Child custody is one of the most emotionally fraught aspects of a divorce, and in this blog entry we will break down the possible outcomes. There are several common custody arrangements in Alabama: joint custody, joint legal custody, joint physical custody, sole legal custody, and sole physical custody.
Sole legal custody means that one parent has legal custody of the minor children, with the other parent being awarded visitation rights. The parent with sole legal custody provides the home for the children. This parent is responsible for making all decisions related to the children, such as medical decisions and decisions about education. The noncustodial parent has few rights. Sometimes parents choose this custodial arrangement, and sometimes a divorce is so contentious that the court decides the parties will never be able to work together and the court rules that one parent should have sole legal custody. Sole physical custody means that the child lives with one parent, with the other parent having visitation rights.
With a joint legal custody situation, each parent has a say in major decisions. Both parties should be kept informed about the child’s education, medical requirements, and extra-curricular activities. Sometimes if one area of the child’s life is particularly contentious, one parent is designated as having the authority to make final decisions in that area. Sometimes decision-making authority is divided between parents, the relevant areas usually being the academic, religious, civic, cultural, athletic, and medical. If the parents have joint physical custody, the children split their time, but not necessarily equally, between both parents’ homes.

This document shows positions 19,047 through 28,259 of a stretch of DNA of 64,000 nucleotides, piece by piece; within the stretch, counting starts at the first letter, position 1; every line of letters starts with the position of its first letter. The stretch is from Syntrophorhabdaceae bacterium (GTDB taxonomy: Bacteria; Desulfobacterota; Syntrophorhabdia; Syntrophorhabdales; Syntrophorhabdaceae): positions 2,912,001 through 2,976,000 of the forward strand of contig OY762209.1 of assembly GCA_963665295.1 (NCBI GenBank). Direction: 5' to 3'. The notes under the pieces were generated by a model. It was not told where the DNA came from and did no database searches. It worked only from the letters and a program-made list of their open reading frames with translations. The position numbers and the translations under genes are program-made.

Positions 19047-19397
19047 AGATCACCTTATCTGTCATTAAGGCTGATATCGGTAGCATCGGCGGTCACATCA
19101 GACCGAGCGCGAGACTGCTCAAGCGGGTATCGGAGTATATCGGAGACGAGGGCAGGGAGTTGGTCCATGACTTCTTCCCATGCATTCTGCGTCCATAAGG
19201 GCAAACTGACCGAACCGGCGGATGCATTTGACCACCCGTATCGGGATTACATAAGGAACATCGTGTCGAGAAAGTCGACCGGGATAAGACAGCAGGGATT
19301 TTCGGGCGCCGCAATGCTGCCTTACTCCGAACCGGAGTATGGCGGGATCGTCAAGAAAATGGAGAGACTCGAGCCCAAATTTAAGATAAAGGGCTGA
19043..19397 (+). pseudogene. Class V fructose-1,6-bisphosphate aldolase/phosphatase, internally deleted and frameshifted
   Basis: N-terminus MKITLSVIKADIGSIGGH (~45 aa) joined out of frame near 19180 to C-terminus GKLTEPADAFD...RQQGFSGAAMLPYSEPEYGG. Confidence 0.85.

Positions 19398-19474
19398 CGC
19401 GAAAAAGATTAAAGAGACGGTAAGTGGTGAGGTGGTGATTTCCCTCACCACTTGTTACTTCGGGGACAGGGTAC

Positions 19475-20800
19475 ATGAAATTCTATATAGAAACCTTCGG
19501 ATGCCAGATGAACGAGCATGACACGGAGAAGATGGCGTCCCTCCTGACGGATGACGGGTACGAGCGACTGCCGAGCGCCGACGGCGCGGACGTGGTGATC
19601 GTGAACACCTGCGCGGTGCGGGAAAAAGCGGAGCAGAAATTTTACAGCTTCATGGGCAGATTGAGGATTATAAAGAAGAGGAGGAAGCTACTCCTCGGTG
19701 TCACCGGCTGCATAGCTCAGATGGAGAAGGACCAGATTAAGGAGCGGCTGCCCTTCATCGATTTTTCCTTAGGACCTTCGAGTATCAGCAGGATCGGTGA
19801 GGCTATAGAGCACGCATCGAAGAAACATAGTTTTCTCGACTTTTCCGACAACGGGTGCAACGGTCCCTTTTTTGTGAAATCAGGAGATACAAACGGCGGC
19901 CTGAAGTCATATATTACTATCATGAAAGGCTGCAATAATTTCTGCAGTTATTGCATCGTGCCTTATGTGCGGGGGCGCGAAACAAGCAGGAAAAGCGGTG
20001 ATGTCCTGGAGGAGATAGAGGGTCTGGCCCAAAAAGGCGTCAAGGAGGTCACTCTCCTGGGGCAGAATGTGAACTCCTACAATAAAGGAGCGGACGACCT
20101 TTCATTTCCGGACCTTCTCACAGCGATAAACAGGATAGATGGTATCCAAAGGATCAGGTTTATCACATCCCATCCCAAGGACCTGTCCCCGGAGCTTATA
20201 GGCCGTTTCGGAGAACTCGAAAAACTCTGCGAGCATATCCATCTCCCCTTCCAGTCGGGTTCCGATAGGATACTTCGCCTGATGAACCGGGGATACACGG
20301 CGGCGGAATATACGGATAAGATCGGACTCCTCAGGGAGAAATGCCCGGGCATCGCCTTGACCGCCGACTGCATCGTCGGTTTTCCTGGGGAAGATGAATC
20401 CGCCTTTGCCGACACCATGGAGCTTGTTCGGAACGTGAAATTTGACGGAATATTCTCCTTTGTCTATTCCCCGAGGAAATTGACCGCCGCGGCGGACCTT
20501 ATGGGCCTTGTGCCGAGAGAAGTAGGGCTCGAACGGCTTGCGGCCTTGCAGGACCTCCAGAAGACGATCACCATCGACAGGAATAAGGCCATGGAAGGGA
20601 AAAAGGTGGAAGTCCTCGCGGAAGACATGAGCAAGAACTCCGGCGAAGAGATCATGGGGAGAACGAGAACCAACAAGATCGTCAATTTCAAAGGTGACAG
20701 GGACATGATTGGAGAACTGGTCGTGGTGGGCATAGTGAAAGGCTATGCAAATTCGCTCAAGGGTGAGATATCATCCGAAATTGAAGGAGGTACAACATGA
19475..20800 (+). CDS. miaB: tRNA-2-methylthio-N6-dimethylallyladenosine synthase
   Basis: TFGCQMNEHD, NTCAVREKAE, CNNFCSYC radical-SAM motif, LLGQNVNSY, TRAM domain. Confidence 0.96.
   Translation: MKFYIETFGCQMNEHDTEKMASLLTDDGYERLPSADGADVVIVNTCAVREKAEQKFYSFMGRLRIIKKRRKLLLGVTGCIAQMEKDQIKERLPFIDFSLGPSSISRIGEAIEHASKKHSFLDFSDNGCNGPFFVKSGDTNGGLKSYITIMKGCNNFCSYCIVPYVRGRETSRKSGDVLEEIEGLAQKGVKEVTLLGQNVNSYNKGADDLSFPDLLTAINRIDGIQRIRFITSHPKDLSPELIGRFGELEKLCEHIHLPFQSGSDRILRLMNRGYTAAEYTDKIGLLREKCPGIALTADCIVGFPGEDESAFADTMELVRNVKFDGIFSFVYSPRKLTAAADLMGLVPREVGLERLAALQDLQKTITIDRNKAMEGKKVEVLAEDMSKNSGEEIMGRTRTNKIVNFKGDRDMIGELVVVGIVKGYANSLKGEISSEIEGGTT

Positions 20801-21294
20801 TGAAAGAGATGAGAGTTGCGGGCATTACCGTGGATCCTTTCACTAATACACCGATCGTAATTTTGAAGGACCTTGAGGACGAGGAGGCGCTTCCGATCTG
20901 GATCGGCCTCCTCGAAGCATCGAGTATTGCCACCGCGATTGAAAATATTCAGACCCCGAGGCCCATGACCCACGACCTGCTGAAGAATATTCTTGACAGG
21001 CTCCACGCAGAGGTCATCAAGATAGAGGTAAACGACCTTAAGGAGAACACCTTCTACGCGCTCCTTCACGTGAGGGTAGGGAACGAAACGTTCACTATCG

There are a variety of custodial combinations such as legal and physical joint custody; one parent having sole physical custody with both parents having joint legal custody; one parent having sole legal and sole physical custody; one parent having sole legal custody and both parents having joint physical custody. The most common option is for one parent to have sole physical custody and for both parents to have joint legal custody.
Custody fights can be very difficult for everyone involved, including the children. A parent needs to prove that he or she has been providing care for the children and is very involved in their lives. Demonstrating this to the satisfaction of the court can be a stressful process, but we can help. Please contact us today if you’d like to learn more!